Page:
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Diamonds in Canada

Diamond exploration began in Canada as early as the 1960s but major kimberlite discoveries were not made until the 1980s. In 1991, the first economic diamond deposit was discovered in the Lac de Gras area of the Northwest Territories. Canada became a diamond producer in October 1998 when the Ekati diamond mine opened about 300 kilometers northeast of Yellowknife. By April 1999, the mine had produced one million carats.

Canadian Diamond Industry

Alberta Diamond Exchange would like to make special acknowledgement to Canadian diamonds and are proud supporters of the Canadian diamond industry. Canada's diamond industry is worth more than $2 billion with all indicators pointing to potential for future growth. Canadian diamond production in 2003 was about 11.6 million carats and in 2004 was 12.6 million carats. Due to the strict government regulations to mine in Canada, mineral rights cannot be purchased, but only leased, by individuals or companies. As a result, the mineral rights on more than 90% of Canada's land are currently owned by government.

The Canadian diamond mines have cost more financially then any other mines to date due to the employee and environmental standards. This factor does increase the price of diamonds, but for very good reasons. The environment must be put back the way it was, and workers must be offered job opportunities with full training and education. The Canadian diamond industry employs about 1200 people in mine operations and over 1000 more in support industries for exploration and mining. In total, the Canadian industry provides some 4000 direct and indirect jobs. Aboriginal persons comprise 30 to 40 percent of the work forces at Ekati and Diavik.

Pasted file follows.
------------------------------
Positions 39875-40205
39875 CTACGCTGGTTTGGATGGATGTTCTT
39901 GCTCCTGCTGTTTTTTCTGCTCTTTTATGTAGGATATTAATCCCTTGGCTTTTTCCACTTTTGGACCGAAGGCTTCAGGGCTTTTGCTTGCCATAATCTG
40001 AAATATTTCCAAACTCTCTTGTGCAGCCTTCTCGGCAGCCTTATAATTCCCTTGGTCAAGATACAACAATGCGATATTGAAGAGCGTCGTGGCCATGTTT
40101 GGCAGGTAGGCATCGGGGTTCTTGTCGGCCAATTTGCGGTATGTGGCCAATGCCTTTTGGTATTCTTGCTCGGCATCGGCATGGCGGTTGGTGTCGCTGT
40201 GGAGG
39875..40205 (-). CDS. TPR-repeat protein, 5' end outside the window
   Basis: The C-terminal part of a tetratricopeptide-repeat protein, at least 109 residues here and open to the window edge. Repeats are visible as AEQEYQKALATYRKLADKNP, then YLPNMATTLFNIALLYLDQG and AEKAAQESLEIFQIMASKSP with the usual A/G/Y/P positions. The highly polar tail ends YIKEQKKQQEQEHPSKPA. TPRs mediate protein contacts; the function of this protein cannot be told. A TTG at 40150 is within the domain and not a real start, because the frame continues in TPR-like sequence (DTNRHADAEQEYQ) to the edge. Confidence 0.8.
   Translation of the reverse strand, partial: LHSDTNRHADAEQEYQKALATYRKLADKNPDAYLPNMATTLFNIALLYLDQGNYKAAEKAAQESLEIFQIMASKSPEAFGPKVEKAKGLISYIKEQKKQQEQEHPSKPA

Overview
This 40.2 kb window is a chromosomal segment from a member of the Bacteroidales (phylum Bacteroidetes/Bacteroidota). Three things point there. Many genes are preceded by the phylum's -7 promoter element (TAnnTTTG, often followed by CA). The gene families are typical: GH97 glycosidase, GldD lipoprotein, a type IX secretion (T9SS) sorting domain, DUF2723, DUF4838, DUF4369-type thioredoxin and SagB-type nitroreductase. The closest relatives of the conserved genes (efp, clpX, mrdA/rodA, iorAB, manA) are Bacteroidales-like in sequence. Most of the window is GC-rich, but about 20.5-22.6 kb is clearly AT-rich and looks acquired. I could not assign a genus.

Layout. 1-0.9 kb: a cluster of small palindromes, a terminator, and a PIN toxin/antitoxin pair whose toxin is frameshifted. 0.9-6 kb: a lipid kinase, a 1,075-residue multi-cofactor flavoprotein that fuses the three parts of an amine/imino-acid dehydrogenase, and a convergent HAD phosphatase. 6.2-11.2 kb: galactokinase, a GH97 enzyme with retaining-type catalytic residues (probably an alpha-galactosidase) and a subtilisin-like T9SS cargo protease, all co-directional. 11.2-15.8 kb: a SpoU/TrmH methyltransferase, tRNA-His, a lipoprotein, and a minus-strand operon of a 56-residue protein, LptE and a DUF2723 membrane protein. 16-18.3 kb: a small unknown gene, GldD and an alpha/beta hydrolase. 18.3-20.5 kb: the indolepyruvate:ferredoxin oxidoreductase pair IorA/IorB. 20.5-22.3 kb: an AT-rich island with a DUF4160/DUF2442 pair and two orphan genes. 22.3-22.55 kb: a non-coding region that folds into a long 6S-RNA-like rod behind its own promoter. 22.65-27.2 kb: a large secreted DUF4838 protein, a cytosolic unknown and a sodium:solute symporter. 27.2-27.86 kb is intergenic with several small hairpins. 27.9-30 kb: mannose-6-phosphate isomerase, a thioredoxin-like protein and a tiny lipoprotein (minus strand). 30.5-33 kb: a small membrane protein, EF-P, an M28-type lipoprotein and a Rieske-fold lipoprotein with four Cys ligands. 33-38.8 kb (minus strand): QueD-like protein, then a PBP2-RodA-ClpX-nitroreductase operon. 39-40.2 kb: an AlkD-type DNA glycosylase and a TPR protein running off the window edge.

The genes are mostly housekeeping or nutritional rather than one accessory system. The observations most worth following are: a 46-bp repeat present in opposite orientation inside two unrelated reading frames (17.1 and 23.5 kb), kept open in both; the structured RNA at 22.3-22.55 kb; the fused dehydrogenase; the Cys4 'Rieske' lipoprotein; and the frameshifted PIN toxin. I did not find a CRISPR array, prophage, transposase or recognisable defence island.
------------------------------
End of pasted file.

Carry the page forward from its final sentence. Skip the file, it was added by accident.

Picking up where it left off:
Canadian mining companies are also leading the way in integrating sustainable development into their activities in Canada and abroad. The Canadian mining industry was the first in the world to develop and adopt a national environmental policy. On the international front, some of Canada's major mining companies are involved in projects ranging from delivering health, water and electricity services to reintegrating workers into their communities.


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